Photography by Magdalena Krzyzanowski
Photography by: Claire Gunville
Photo: Erez Avissar // @weirdmagique
A heavy-hitting lineup of Actress, Forest Swords, and UMFANG graced the stage May 10 at Mercury Lounge. We hope you made it. If not, relive the magic and check out dreamy shots from the atmospheric night generously provided by Erez Avissar.Read More
Ben Katzman, the impresario behind BUFU records has an insatiable love for rock n roll. His solo project, Ben Katzman’s DeGreaser, is his primary outlet for his playful and absurdist take on rock tropes. We Bled to Shred is the newest record from the band—a heavy metal concept EP in which DIY rock is threatened by a musical machine beast called the Bloggernaut, which uses evil show promoters and publicists to undermine the scene. This record finds Ben Katzman in good company, backed up members of American Nightmare, Guerrilla Toss, and Diamond Plate. The EP’s title track is its first single, a two minute battle cry of NWBHM inspired metal, complete with finger tapped guitar breaks and double stopped riffs. The song isn’t exactly victorious—its reflection a life of grueling touring that often seems to offer little in return. But Katzman finds some pride and justification when he barks that he and his DeGreaser have bled to shred. It's hard not to believe him.
Check out the track below. We Bled to Shred is out June 30th on BUFU Records.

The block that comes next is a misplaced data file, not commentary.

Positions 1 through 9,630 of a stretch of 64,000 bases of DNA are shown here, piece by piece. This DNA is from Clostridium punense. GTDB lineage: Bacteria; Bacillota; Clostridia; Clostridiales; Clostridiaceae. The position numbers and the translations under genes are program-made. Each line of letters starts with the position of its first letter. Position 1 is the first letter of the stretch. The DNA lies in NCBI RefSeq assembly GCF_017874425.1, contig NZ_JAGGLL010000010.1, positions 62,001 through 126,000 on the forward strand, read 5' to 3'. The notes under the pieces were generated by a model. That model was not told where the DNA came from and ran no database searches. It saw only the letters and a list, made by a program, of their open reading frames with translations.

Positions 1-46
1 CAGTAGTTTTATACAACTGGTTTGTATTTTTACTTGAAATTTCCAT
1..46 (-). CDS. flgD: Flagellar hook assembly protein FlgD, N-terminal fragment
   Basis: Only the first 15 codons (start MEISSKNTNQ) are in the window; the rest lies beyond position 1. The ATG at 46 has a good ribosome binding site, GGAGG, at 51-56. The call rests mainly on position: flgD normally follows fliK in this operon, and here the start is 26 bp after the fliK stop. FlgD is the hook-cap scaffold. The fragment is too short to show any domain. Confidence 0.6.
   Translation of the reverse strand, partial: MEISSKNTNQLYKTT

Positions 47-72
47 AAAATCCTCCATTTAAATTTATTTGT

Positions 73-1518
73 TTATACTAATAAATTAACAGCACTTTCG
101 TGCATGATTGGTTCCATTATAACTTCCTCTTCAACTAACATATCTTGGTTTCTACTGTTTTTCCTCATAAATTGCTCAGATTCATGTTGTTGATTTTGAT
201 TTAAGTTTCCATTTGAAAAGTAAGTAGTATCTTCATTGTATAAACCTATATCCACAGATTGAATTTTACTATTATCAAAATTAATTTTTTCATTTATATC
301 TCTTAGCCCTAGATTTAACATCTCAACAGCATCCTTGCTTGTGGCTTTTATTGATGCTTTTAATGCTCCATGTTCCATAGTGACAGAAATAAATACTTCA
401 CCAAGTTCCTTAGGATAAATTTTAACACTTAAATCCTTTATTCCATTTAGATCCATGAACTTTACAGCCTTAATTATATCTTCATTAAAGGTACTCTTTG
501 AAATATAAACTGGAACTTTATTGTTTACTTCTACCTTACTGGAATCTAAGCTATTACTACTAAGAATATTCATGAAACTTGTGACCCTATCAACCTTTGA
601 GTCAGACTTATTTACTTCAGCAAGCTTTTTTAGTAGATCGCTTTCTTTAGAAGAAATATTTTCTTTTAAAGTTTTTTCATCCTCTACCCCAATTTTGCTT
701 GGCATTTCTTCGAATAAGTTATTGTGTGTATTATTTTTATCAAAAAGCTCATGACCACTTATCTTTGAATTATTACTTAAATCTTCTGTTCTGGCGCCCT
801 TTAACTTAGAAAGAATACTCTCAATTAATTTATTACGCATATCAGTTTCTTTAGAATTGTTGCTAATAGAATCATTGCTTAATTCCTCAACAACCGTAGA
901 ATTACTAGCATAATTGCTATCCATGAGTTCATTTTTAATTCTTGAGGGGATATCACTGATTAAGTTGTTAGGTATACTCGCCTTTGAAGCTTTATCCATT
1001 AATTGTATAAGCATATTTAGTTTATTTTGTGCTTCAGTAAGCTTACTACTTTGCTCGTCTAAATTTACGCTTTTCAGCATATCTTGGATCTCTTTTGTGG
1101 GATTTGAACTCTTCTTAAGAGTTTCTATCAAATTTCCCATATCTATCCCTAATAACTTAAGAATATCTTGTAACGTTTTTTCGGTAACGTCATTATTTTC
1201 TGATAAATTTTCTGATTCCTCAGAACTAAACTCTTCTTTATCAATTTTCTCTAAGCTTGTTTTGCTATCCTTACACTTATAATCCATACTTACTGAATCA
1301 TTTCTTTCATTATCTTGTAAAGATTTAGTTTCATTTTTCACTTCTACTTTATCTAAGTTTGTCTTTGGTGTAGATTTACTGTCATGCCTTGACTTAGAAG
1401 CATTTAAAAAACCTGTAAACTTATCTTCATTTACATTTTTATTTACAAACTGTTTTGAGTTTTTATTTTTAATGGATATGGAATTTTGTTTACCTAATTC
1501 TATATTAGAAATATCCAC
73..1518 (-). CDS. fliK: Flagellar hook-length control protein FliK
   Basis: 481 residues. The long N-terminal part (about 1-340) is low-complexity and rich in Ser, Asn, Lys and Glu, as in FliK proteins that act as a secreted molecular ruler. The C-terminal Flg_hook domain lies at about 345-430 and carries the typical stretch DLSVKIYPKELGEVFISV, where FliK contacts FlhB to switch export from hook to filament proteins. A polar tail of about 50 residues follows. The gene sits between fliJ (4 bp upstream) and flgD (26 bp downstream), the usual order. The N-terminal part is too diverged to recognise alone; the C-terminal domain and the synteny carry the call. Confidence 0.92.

On Olden Goldies, Tall Juan mixes things up. The ecstatic rock n’ roll stylings of his latest transmission on BUFU Records resonate with the playfully inverted title of the record: on Olden Goldies, Argentinian-born Far-Rockaway transplant Tall Juan mines a sound reminiscent of the golden oldies of AM radio scuzz—but, not without reverence, warps the sound and structure of a racially and sonically exclusive genre with his Spanish lyrics and casual brashness. This nonchalantly progressive attitude, always tinged with a cocksure enthusiasm, colors the resplendent Olden Goldies with an insouciance tinged with loss and hardship—of drug addiction, heartbreak, and immigration—that Juan bats away with a grin. But beneath this grin scratches, yelps, and yawps Juan’s inimitable voice, a testament to both his Latin roots and his new digs in Queens.
Ranging from a youthful squeal on “Time Bomb” to the soaring spaciousness on the reconciliatory “Kaya” to the introspective melodiousness on slow-burning closer “Take Your Time,” Juan’s versatile voice jaunts with the listener through a rollicking subway ride around Juan’s geographies and relationships. Although Tall Juan may “not know what to do” as he maintains on “I Don’t Know What To Do,” our next step, as listeners of Olden Goldies, is clear: to canonize Juan along with the rockstars of the golden oldies, celebrating both his virtuosity—comparable to classic rock’s standard-bearers—and his visionary rejuvenation of a dormant genre.